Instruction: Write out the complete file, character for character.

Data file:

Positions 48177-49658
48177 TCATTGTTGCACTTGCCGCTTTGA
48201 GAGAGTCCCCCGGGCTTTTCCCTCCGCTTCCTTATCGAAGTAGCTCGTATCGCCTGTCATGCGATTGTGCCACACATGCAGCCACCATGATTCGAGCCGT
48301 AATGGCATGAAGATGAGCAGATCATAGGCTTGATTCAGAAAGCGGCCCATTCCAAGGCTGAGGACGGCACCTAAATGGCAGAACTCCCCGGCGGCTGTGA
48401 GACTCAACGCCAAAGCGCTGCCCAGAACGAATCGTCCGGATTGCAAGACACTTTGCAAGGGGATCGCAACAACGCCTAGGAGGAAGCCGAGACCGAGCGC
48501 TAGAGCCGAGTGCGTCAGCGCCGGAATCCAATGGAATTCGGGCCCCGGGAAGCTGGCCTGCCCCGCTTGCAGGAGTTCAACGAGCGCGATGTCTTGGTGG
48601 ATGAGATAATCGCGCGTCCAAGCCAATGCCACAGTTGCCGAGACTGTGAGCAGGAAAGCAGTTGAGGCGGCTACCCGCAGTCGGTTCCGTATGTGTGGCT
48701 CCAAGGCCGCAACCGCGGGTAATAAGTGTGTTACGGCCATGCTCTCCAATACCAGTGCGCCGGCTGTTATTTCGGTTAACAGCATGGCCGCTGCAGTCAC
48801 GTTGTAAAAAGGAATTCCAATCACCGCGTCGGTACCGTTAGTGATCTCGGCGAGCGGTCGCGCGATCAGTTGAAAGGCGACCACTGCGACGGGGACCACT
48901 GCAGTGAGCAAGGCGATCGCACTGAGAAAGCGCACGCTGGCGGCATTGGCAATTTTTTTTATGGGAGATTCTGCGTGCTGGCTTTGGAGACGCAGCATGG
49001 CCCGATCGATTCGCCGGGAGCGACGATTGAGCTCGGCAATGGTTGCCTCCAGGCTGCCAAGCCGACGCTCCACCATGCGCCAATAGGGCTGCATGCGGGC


Positions 48177-49658
48177 TCATTGTTGCACTTGCCGCTTTGA
48201 GAGAGTCCCCCGGGCTTTTCCCTCCGCTTCCTTATCGAAGTAGCTCGTATCGCCTGTCATGCGATTGTGCCACACATGCAGCCACCATGATTCGAGCCGT
48301 AATGGCATGAAGATGAGCAGATCATAGGCTTGATTCAGAAAGCGGCCCATTCCAAGGCTGAGGACGGCACCTAAATGGCAGAACTCCCCGGCGGCTGTGA
48401 GACTCAACGCCAAAGCGCTGCCCAGAACGAATCGTCCGGATTGCAAGACACTTTGCAAGGGGATCGCAACAACGCCTAGGAGGAAGCCGAGACCGAGCGC
48501 TAGAGCCGAGTGCGTCAGCGCCGGAATCCAATGGAATTCGGGCCCCGGGAAGCTGGCCTGCCCCGCTTGCAGGAGTTCAACGAGCGCGATGTCTTGGTGG
48601 ATGAGATAATCGCGCGTCCAAGCCAATGCCACAGTTGCCGAGACTGTGAGCAGGAAAGCAGTTGAGGCGGCTACCCGCAGTCGGTTCCGTATGTGTGGCT
48701 CCAAGGCCGCAACCGCGGGTAATAAGTGTGTTACGGCCATGCTCTCCAATACCAGTGCGCCGGCTGTTATTTCGGTTAACAGCATGGCCGCTGCAGTCAC
48801 GTTGTAAAAAGGAATTCCAATCACCGCGTCGGTACCGTTAGTGATCTCGGCGAGCGGTCGCGCGATCAGTTGAAAGGCGACCACTGCGACGGGGACCACT
48901 GCAGTGAGCAAGGCGATCGCACTGAGAAAGCGCACGCTGGCGGCATTGGCAATTTTTTTTATGGGAGATTCTGCGTGCTGGCTTTGGAGACGCAGCATGG
49001 CCCGATCGATTCGCCGGGAGCGACGATTGAGCTCGGCAATGGTTGCCTCCAGGCTGCCAAGCCGACGCTCCACCATGCGCCAATAGGGCTGCATGCGGGC